12 Posh English Dog Breeds From Across the Pond
Today, English dogs are some of the most beloved breeds this side of the Atlantic, including nearly all terriers. Yes, fun fact! If you own a terrier, then your pooch probably has British roots, according to Mari-Beth O'Neill, current VP of Sport Services at the American Kennel Club, and experienced breeder of Manchester terriers and English cocker spaniels.
"Almost every terrier breed originated in England with the exception of the miniature schnauzer," O'Neill says. "They were used for hunting all kinds of game with a large amount during the Industrial Revolution, and even prior to that. These dogs were kept to help eliminate vermin from whether it be in barns or establishments."
These terriers led to the development of many other beloved breeds we know well in the U.S., but more on that later. Keep reading to discover even more about these cheeky breeds.
The English bulldog has been around for centuries—since 13th century England, in fact. Their beginning is more on the sad side, as they were originally used as bait in dog fights. But their stories took a turning point when blood sports with animals were prohibited in England. Facing extinction, breeders took it upon themselves to turn these fighters into lovers. And it worked! Soon, the bulldog became the national symbol of England and was recognized by the American Kennel Club in 1886.
Today, the English bulldog is a beloved pup and also a very popular collegiate mascot in the U.S. Any Georgia, Drake, or Gonzaga alums reading?
English Cocker Spaniel
The English spaniel—known as the cocker spaniel outside of England—is O'Neill's current favorite dog breed. England is still pretty fond of them, too.
"English cockers are the most popular, or one of the most popular breeds in England," says O'Neill. "They just want to be with you—they want to be with their person."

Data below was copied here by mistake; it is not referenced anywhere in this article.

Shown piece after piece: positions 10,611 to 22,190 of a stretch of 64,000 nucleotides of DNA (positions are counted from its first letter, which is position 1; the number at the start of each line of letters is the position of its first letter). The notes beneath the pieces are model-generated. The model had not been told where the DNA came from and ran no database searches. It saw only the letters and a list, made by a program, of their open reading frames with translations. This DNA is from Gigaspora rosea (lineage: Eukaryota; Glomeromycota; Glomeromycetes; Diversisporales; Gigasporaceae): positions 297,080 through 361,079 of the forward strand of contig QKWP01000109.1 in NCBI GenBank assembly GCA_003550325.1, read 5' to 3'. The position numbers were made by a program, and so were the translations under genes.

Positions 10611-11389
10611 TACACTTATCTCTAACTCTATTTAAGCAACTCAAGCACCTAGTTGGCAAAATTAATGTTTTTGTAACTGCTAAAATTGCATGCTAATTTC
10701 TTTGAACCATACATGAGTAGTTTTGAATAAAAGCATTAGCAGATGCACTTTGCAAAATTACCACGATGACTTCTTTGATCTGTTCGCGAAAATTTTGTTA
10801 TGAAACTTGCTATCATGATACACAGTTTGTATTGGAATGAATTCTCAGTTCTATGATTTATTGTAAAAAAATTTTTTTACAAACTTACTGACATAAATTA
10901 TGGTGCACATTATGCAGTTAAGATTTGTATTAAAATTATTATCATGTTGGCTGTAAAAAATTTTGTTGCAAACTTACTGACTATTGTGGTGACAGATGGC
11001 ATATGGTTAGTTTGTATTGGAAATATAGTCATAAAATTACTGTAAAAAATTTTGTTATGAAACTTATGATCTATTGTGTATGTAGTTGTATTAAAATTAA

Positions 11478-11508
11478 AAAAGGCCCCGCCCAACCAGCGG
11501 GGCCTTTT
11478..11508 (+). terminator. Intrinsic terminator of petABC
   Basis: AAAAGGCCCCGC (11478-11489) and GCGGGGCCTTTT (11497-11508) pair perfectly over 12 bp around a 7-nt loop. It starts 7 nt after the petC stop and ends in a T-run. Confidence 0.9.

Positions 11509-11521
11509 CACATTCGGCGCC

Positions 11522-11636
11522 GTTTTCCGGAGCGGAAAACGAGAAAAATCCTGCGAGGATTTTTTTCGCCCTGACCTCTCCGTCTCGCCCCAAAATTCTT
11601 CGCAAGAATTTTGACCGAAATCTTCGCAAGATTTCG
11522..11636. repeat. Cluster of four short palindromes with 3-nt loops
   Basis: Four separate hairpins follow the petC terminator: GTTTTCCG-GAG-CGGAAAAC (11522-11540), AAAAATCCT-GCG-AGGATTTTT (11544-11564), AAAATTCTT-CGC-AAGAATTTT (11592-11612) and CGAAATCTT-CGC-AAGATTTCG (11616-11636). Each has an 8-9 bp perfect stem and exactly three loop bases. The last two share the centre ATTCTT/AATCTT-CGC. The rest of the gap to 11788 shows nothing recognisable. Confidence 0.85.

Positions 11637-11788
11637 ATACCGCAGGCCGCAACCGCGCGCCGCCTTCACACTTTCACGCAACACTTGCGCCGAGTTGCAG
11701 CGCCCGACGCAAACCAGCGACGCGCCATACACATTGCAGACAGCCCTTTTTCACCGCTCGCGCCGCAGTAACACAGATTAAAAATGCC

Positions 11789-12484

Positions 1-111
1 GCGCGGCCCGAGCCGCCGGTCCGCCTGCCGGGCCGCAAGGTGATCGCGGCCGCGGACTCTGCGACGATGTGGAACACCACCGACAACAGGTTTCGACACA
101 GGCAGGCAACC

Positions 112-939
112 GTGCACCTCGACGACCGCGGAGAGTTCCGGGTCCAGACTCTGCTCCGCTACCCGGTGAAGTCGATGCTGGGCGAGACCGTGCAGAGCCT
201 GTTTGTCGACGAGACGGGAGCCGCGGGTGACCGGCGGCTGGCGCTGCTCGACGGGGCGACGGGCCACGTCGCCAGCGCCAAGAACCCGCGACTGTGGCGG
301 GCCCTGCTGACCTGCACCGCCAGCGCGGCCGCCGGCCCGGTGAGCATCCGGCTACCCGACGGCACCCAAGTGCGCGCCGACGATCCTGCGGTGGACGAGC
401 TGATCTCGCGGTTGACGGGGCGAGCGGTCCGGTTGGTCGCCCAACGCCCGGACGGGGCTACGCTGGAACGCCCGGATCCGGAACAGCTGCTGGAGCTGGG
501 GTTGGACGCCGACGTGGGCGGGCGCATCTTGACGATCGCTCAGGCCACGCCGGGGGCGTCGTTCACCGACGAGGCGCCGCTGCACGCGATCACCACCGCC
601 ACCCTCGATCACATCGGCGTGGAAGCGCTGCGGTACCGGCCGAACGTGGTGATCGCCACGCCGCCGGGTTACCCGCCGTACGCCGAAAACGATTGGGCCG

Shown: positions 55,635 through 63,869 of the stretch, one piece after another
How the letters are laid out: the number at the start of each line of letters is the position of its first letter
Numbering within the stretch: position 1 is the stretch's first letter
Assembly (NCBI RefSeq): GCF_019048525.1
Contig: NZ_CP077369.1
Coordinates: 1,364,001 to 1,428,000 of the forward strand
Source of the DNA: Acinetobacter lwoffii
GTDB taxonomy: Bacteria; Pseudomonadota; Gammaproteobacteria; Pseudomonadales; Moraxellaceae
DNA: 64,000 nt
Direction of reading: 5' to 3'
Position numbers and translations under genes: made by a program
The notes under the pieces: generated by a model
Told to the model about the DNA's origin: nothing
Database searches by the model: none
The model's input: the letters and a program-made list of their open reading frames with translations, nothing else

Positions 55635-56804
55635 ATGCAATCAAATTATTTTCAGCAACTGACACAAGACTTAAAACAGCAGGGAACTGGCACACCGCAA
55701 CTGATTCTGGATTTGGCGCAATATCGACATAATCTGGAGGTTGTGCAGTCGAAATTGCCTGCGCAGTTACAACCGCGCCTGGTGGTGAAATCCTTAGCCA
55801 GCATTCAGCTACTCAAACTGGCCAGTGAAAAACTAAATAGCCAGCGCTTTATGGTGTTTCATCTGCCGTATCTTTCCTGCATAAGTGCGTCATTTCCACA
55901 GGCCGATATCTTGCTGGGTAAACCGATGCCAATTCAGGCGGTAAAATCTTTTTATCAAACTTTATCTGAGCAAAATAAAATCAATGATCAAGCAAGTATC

So, what's this lovebug's backstory? Like other spaniels, the English cocker spaniel was originally meant to be a reliable hunting companion. Spaniels were originally split into two groups: land and water spaniels. Cocking spaniels were especially good at flushing woodcock, hence their name.
In 1946, the AKC recognized the cocker spaniel and the English cocker as two separate breeds, an important note for future spaniel owners!
Cavalier King Charles Spaniel
The word "king" is no joke! Cavalier King Charles spaniels were a mark of European nobility and royalty since the Renaissance period. It's said that King Charles II of England cared more about breeding spaniels than ruling Britain. (Same, if we're honest.)
The modern-day Cavalier King Charles spaniel is known for their flat face and small size, quite different from other types of spaniels in appearance. They typically can be found sporting one of four color patterns, all which used to signify a particular noble family.
Did you own a dog in college? We barely could take care of ourselves! But owning a Norwich terrier used to be quite the fad among Cambridge University undergraduates in the late 1800s. Makes sense—Norwich terriers weigh at most 14 pounds In the 1910s, the breed made its way over to the U.S. And Norwich terriers were amazing at catching dorm mice for students who didn't want unwelcome visitors disrupting their studies.
Norfolk terriers, while similar, originated as a variety of the Norwich terrier. They're so alike that they weren't recognized by the AKC as two separate breeds until the 1970s. Geographically, Norwich and Norfolk also overlap.
English Springer Spaniel
Birds never want to play hide-and-seek with an English springer spaniel. They'll lose! English springer spaniels were originally bred as hunting companions whose job it is to flush birds out of their low-ground hiding places, like brush or tall grass. After a long day's work, the springer spaniel would retreat to the family home and comfortably retire for the evening.
In recent years, their durability and keen sense of smell have made them one of the top picks for K-9 unit detection work in the U.S. Officer doggy, reporting for duty!
Staffordshire Bull Terrier